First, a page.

Countdown To Cardinals: 21

Martinez21

Days until Opening Night, Cardinals vs. Cubs on ESPN: 21

First player/coach to wear #21: Clyde Barfoot (1923)

Last player/coach to wear #21: Allen Craig (2014)

Player/coach to wear #21 in the most seasons: Curt Flood (11)

Number of players/coaches to wear #21: 56

Last time not worn: 1986

Other interesting names tied to #21: Paul Dean (1934-37), Joe Medwick (1947-48), Tito Landrum (1980-87), Geronimo Pena (1993-95), Tino Martinez (2002-03), Kip Wells (2007)

(Information from Birdbats)

Never be the guy that replaces The Guy.

Tino Martinez found that out first hand in 2002.  It’s tough to replace anyone that has captured the hearts and minds of a city, but to replace a true legend (at least, at the time) of the game?  That’s almost impossible.  It didn’t help that Martinez was seen as past his prime when the Cards lavished a three-year, $21 million deal on him.  Many observers at the time thought that it was a bad deal and Martinez didn’t do a lot to shake that impression in the early going, hitting .200 in April and .236 in May.

Things got better for Martinez after that, but that old saw about never getting a second chance to make a first impression rang very true in St. Louis.  Martinez struggled significantly with runners in scoring position over the course of his tenure under the Arch and eventually the Cardinals cut bait on the old Yankee by shipping him to Tampa Bay for the third year of the deal.  (Personal note: one of the players that the Cardinals received back was John-Paul Davis, who was in my brother’s class in high school and still lives here in town. That’s apropos to nothing, but I still wanted to share.)

It didn’t help that Martinez still obviously had left his heart in the New York pinstripes.  St. Louis isn’t used to playing second fiddle to anyone when it comes to the devotion of the players wearing the birds on the bat, so adding that into the mix probably added to his dislike around the fanbase.  (One person who probably glad Tino showed up was J.D. Drew, who had someone to split the brunt of the fans’ wrath with for a while.)  I would imagine that most people have gotten over whatever issues they had with Tino that led to him being booed when he returned to Busch in 2005, but I wouldn’t expect many would care to have him hang around the club.  Then again, it’s a moot point–if Tino’s doing anything after his sudden departure from the job of Marlins hitting coach, it’s going to be with the Yankee organization.

Ironically, the man that replaced Tino was himself replaced by another 21 ten years later.  Allen Craig, though, avoided Martinez’s fate and on the surface, it’s a little surprising.  After all, both were replacing legends, people that (again, at the time, since this may not be the case for either of them, especially McGwire) were going to have their number retired by the club and a statue outside the park.  However, there were subtle differences that helped Craig not become the newest version of Tino Martinez.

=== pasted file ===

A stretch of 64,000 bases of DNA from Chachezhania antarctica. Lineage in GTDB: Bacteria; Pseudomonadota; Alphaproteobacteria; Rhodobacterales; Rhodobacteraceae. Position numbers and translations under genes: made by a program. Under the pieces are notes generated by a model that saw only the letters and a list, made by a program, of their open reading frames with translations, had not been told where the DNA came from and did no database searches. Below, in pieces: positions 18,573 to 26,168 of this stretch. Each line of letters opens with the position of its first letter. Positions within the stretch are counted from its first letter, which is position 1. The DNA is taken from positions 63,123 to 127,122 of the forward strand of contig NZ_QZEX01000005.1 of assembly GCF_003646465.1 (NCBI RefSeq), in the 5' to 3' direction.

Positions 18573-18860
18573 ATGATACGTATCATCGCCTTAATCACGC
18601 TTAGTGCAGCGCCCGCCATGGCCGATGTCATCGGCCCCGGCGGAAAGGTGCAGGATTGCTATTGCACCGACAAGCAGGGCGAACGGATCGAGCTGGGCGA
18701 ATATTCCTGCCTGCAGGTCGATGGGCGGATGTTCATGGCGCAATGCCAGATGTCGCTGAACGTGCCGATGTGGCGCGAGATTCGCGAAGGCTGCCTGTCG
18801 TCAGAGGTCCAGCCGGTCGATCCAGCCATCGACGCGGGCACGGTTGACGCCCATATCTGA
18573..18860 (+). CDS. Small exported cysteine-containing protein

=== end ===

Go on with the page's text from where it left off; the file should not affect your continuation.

1) Pujols left because someone paid him more money.  He didn’t retire like McGwire, honoring St. Louis by making it the last place he played.  It wasn’t a mutual separation at the end of a career.  Pujols had the chance to return to St. Louis and he decided to follow the money to Anaheim.  Whatever you think about that decision, there’s no doubt that it made a shift in how the fan base thought of him and made them more well-disposed toward his successor.

2) Craig was not an import from another team, a veteran on his way out.  Instead, he was a home-grown prospect that folks had been wanting to see play regularly.  He’d already played in the outfield in 2011, but this would give him a chance to play at the position that seemed best for him.

3) Craig HIT.  After starting the year on the disabled list, Craig hit .373 with five home runs in his first month as the starting first baseman, worlds different from Martinez’s struggles.  Hitting cures a whole lotta ills in baseball, including fans riding your back.

I’m not sure if attitudes have changed much.  If Martinez had hit, he’d probably been more liked.  We saw that when Craig stopped hitting, he quickly was downgraded in the eyes of many that watch the games.  We’re–and I say this not about Cardinal fans but baseball fans in general–still a bit of a fickle bunch, always wanting the next thing and wondering what you have done for us lately.

With the coincidence of Martinez and Craig wearing the same number, I wanted to go that route, but I do want to mention a few of the others.  Of course, Curt Flood is a trailblazer in baseball and one of the reasons the game looks like it does today.  While he might not be a Hall of Famer with his stats–though there’s some debate there as well–his stats plus his place in history probably should get him into Cooperstown at some point.

Paul Dean, Dizzy’s brother and another Arkansas boy.  I may have relayed that every summer as part of one of my audits, we go to a one-restaurant town.  That restaurant is owned by Paul’s grandson and has pictures and stories of Paul and Dizzy up on the walls.  I always enjoy looking at them and wondering what baseball would make of Dizzy today.

And Kip Wells, well, we know what he did as a pitcher.  We also know that one of his crimes was to get me into blogging.

We’re fighting our way through the spring.  Just three weeks left!

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